• Be careful when leaving your kids with a parrot. Before deciding to allow this kind of interaction between your parrot and the children, consider the age of the kids and their levels of maturity as well as experience with pet birds and the temperament of the bird.
  • Don’t be afraid to lay down the rules concerning the handling of the parrot in your house including who is allowed to feed him.
  • Show kids the right way to play or interact with parrots
  • Have a safe area for your parrot to retreat in case he is tired of human interactions.

Interactions with fellow pets

Another cause of concern is the interaction between your parrot and other pets in your house. You should always be careful when introducing your parrot to other pets in your home. Generally, parrots get along well with cats but less compatible with dogs. Some dog breeds like poodles, retrievers, and poodles are bred for hunting, and therefore, can be a threat to your parrot.

Ferrets should never be allowed in the presence of parrots as they are highly aggressive and can attack your parrot regardless of its size.

All in all:

  • Avoid leaving a loose bird in the presence of other pets unattended, even if they get along very well.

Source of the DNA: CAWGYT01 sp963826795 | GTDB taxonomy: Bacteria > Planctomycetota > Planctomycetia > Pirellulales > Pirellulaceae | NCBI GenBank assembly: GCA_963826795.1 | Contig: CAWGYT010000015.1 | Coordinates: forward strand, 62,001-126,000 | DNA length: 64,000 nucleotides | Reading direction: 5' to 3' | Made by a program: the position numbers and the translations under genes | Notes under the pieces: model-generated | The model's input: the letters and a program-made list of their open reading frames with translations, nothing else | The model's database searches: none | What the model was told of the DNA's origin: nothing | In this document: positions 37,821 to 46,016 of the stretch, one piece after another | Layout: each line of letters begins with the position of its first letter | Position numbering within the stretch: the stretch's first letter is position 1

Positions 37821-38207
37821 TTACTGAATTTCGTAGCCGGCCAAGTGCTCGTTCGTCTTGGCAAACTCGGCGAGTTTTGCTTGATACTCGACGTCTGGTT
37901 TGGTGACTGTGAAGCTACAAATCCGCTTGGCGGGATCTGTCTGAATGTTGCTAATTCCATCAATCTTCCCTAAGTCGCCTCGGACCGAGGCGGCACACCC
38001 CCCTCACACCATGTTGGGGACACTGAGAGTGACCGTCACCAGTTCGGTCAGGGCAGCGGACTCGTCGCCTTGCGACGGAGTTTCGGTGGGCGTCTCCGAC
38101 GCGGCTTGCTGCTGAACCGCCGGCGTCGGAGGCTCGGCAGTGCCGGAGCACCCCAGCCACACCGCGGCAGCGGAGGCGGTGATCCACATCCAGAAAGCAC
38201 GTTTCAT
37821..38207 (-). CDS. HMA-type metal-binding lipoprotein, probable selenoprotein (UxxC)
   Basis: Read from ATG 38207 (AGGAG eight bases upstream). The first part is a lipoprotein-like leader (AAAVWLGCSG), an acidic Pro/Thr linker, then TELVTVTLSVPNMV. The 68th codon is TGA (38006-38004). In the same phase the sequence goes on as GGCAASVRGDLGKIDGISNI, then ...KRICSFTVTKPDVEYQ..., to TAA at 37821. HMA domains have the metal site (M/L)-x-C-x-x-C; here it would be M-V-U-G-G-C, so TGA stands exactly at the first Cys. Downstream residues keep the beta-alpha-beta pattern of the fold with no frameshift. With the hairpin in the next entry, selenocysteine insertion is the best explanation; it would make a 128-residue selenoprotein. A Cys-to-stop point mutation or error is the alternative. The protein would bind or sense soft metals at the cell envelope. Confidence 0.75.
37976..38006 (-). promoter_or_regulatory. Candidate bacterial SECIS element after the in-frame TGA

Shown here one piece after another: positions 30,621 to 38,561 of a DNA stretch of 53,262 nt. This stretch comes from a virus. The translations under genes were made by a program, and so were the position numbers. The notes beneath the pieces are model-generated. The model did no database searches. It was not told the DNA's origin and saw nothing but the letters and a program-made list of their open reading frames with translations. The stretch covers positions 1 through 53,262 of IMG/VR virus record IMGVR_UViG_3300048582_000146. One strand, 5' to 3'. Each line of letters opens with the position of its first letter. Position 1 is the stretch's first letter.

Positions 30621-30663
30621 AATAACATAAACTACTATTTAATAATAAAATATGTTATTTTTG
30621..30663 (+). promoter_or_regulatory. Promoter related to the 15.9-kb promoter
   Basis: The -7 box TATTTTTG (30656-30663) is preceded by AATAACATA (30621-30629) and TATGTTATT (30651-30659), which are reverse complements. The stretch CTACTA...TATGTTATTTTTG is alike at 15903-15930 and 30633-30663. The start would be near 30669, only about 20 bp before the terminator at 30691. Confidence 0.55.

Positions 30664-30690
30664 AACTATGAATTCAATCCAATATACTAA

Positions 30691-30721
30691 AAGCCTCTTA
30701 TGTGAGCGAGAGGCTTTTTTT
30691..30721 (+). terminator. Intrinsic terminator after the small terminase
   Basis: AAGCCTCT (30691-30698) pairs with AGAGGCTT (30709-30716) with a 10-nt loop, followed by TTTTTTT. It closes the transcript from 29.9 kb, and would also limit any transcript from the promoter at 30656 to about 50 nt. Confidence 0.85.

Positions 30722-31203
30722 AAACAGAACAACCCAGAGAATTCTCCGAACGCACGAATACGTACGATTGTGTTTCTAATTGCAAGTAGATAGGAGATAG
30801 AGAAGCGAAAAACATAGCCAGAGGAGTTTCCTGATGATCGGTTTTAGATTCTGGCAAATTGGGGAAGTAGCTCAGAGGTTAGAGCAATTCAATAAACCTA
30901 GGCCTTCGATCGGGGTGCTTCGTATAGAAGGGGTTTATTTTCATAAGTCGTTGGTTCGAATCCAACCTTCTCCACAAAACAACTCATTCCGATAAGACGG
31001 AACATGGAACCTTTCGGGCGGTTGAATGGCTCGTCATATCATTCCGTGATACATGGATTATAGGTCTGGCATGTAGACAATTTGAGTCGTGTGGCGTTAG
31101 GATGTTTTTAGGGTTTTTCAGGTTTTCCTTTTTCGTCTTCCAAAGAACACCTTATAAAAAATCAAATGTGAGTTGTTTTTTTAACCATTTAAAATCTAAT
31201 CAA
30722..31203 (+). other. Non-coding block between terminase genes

• Ensure your parrot’s cage is in a secured place where it cannot be tipped over by vulturine behaviors of other pets.
  • Prevent your parrot from accessing places set aside for small pets as these places usually contain molds.
  • If you have fish make sure you always cover the fish tank to prevent your parrot from drowning, drinking the water, which may be contaminated by infectious bacteria or water cleaning chemicals.
  • Keep away water dishes to prevent your parrot from drowning
  • Keep away cat litter boxes as dust and scent can cause respiratory issues to your parrot, or ingestion that can cause obstruction of the digestive path.
  • Seal off areas where heat lamps are installed as these can cause serious burns to your parrot. Besides, these lamps usually emit toxic fumes from their covers if coated with PTFE.
  • Other pets may also lead to invasion of fleas and ticks, so make sure they are all sprayed.

House Temperatures 

Both cold and high temperatures can be harmful to your parrot. Also, fans in your house can be hazardous to your parrot, both regular and ceiling.

  • Don’t place your parrot cage in a drafty place, keep your bird away from fans, heat registers, and open windows. Also, don’t place your parrot in a cold room or outside in the sun.
  • Ensure all the fans in your house are turned off when your parrot is loose.